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Outage Planned at Richland Nuclear Plant

by Annette Cary
Tri-City Herald, May 4, 2013

A long robotic arm reaches down through 70-feet of water to move a spent nuclear fuel bundle inside the open core of the reactor at Energy Northwest's Columbia Generating Station during a shutdown for refueling and maintenance. RICHLAND -- Energy Northwest's nuclear power plant near Richland will power down for a 40-day refueling outage Saturday.

The timing is ideal for the Tri-City area economy, said Mark Reddemann, Energy Northwest chief executive.

As the Hanford nuclear weapons cleanup project has been hit with layoffs and furloughs caused by forced federal budget cuts, Energy Northwest has hired 1,350 temporary employees.

That includes a combination of local and out-of-town workers, many of whom have been arriving in the Tri-Cities during the past month to prepare Columbia Generating Station for the outage.

"They spend a lot of time, a lot of money in the community," Reddemann said.

The plant is refueled every two years, and the down time is used for maintenance and repairs that cannot be done while the plant is producing power.

The outage is scheduled in the spring, when the need for the plant's 1,170 megawatts of power -- enough to supply a city the size of Seattle -- is lower than normal. Demand for electricity drops with mild spring weather, and hydropower is abundant in the spring.

This will be the plant's 21st refueling outage, but workers are being told it's the plant's most important.

The Institute of Nuclear Power Operations in late 2010 rated Columbia as one of two nuclear plants in the nation in greatest need of operational and employee performance improvement. Problems occurred primarily in 2009, when the plant had a series of scrams, or unplanned shutdowns.

The plant has made significant improvement in performance in the past 18 months, said Brad Sawatzke, vice president of nuclear generation.

In 2012, it pushed a record 9.34 million megawatt hours of electricity onto the grid. Safety and low radiation exposure records also were set for the plant.

"We feel good about the improvements we made, but nothing challenges like an outage," Sawatzke said.

More than 2,000 work orders with 14,000 tasks must be done if possible within 40 days. It will be a test of the plant's excellence initiative that so far has produced results, he said.

The outage also will provide the first chance to clean and look at the plant's new condenser since it was installed during the last outage. The condenser, which turns steam generated by boiling water in the nuclear reactor back into water for re-use, has performed well, Sawatzke said.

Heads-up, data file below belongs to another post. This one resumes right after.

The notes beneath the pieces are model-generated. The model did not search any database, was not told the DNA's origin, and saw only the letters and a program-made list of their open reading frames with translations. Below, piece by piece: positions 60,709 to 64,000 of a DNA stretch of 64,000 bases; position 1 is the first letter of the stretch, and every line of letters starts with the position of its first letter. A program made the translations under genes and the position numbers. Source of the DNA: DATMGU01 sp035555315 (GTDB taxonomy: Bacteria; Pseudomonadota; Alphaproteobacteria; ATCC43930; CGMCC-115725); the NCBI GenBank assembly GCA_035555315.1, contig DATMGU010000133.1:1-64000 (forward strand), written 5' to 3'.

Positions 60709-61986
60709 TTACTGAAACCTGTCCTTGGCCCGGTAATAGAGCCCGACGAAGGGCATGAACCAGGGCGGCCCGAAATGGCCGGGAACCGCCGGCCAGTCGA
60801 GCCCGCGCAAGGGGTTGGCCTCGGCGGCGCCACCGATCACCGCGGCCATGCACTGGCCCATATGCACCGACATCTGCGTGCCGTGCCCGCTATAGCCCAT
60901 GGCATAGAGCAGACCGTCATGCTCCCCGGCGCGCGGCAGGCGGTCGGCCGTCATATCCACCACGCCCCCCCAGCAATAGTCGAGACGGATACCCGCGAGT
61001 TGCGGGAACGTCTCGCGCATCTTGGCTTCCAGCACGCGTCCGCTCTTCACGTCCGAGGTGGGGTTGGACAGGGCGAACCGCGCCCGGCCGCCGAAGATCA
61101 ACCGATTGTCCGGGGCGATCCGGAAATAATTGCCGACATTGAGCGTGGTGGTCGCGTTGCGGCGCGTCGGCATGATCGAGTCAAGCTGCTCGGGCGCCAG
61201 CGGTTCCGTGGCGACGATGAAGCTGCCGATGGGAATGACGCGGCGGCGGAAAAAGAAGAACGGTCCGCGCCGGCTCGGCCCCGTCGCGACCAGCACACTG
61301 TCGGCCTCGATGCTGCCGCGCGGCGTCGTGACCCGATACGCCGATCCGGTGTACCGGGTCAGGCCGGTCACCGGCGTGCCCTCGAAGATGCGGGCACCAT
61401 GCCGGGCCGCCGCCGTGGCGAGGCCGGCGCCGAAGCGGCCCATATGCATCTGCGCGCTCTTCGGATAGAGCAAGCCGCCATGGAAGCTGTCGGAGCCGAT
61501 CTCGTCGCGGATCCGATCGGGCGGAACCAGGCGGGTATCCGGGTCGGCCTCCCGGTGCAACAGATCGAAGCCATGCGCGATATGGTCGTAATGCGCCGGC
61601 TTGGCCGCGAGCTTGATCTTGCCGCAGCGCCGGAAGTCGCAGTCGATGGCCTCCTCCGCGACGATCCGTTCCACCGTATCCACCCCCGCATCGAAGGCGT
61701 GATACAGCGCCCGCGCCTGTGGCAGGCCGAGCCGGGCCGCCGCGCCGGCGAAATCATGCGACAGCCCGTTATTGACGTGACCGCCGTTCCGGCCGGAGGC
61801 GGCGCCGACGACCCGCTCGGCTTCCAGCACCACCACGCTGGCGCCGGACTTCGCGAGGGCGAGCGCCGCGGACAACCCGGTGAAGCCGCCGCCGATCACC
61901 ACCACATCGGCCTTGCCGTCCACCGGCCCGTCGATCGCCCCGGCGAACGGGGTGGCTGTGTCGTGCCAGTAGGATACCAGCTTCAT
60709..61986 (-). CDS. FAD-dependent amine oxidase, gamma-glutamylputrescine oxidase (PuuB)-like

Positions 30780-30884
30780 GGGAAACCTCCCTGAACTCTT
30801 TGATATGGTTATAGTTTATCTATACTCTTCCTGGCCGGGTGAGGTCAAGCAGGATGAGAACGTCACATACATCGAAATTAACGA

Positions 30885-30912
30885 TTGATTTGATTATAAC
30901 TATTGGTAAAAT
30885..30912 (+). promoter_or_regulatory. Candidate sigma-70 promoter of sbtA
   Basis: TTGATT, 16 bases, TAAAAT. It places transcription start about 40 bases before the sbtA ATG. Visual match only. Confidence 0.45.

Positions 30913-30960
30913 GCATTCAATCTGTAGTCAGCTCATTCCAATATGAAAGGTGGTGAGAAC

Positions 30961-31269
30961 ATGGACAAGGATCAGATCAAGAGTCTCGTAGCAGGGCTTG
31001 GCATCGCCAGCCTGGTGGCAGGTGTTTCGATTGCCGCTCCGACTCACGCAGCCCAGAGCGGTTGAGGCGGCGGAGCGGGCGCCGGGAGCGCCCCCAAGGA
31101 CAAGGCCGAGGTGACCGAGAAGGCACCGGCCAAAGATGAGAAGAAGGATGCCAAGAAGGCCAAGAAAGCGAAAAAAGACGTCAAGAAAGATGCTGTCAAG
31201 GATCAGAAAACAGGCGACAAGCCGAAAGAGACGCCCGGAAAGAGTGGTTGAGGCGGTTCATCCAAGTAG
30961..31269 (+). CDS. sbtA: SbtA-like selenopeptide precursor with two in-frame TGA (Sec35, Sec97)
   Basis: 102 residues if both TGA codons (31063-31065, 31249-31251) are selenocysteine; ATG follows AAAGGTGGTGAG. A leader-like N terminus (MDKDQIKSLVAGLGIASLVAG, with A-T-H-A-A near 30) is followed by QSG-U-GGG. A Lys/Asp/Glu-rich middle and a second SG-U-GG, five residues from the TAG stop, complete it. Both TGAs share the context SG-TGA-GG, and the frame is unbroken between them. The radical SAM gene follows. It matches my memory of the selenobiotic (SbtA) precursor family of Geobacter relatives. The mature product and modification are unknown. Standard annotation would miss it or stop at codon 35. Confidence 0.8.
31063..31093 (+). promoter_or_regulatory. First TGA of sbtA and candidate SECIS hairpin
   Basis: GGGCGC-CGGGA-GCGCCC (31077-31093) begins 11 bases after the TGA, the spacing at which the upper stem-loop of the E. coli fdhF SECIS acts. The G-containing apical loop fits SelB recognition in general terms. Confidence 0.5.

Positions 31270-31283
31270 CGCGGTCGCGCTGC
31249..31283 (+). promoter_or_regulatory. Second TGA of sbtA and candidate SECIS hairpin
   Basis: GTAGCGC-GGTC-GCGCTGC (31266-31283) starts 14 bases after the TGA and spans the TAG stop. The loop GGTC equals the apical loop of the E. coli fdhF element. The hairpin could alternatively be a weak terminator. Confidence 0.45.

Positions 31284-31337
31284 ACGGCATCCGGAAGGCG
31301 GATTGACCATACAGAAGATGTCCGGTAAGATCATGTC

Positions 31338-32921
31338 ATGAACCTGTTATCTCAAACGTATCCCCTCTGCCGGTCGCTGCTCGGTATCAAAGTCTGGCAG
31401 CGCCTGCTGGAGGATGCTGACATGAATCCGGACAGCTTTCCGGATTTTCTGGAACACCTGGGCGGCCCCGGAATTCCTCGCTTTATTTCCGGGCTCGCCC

In the past, members of Boilermakers No. 242 have done the work to clean out the condenser tubes. But this year, about 16 local union members are being displaced by out-of-town, nonunion workers, said Mark Keffeler, business manager of the local.

Energy Northwest said it picked a contractor to do the work with newer, more specialized tools, which will allow the work to be done more quickly. The 16 workers have experience with the tools, said plant officials.

But the Boilermakers say their workers also have experience with that equipment and are upset with the change.

"All things being equal, our aim remains to bring on local hires as a first-choice option," said Mike Paoli, Energy Northwest spokesman.

The previous outage lasted about 175 days, a record for the plant, when replacing the condenser took far longer than planned.

But with the plant not operating as the condenser replacement dragged on, Energy Northwest was able to get additional maintenance done.

That will give workers some breathing room during the current outage, Sawatzke said.

Crews will take out 240 fuel bundles and replace them with fresh ones.

The maintenance work will include replacing 35 control rod blades within the reactor core. Other work includes replacing almost 35 critical electrical breakers, overhauling six turbine valves and taking a look at more than 150 motor-operated valves and 130 air-operated valves.

This spring, a pinhole leak was found in the reactor's water cleanup system piping. A temporary patch was installed, but during the outage the section of piping will be replaced. Because of radiation levels, as much of the welding and cutting as possible will be done with remotely operated equipment.

Additional piping also will be inspected and will be replaced if deterioration is found.

Annette Cary
Outage Planned at Richland Nuclear Plant
Tri-City Herald, May 4, 2013

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